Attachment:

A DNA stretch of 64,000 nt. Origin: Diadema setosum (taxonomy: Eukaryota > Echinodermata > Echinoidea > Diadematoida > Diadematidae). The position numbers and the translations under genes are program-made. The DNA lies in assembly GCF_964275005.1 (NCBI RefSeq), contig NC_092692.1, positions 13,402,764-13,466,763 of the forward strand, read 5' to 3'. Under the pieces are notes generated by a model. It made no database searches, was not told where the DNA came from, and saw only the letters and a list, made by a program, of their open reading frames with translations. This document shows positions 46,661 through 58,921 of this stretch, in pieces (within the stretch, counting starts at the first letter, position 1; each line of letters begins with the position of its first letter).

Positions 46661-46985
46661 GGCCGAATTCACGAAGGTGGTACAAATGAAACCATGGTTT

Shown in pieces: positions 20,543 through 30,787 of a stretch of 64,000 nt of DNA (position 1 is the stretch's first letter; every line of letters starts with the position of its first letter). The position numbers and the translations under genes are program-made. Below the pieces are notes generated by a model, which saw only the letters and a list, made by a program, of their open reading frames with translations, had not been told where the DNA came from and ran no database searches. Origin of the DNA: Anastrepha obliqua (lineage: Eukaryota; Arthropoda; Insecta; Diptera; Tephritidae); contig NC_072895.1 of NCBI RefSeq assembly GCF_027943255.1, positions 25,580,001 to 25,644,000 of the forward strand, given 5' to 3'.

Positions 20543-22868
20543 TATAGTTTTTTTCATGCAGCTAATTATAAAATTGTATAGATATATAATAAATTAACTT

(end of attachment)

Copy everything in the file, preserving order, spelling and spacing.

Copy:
A DNA stretch of 64,000 nt. Origin: Diadema setosum (taxonomy: Eukaryota > Echinodermata > Echinoidea > Diadematoida > Diadematidae). The position numbers and the translations under genes are program-made. The DNA lies in assembly GCF_964275005.1 (NCBI RefSeq), contig NC_092692.1, positions 13,402,764-13,466,763 of the forward strand, read 5' to 3'. Under the pieces are notes generated by a model. It made no database searches, was not told where the DNA came from, and saw only the letters and a list, made by a program, of their open reading frames with translations. This document shows positions 46,661 through 58,921 of this stretch, in pieces (within the stretch, counting starts at the first letter, position 1; each line of letters begins with the position of its first letter).

Positions 46661-46985
46661 GGCCGAATTCACGAAGGTGGTACAAATGAAACCATGGTTT

Shown in pieces: positions 20,543 through 30,787 of a stretch of 64,000 nt of DNA (position 1 is the stretch's first letter; every line of letters starts with the position of its first letter). The position numbers and the translations under genes are program-made. Below the pieces are notes generated by a model, which saw only the letters and a list, made by a program, of their open reading frames with translations, had not been told where the DNA came from and ran no database searches. Origin of the DNA: Anastrepha obliqua (lineage: Eukaryota; Arthropoda; Insecta; Diptera; Tephritidae); contig NC_072895.1 of NCBI RefSeq assembly GCF_027943255.1, positions 25,580,001 to 25,644,000 of the forward strand, given 5' to 3'.

Positions 20543-22868
20543 TATAGTTTTTTTCATGCAGCTAATTATAAAATTGTATAGATATATAATAAATTAACTT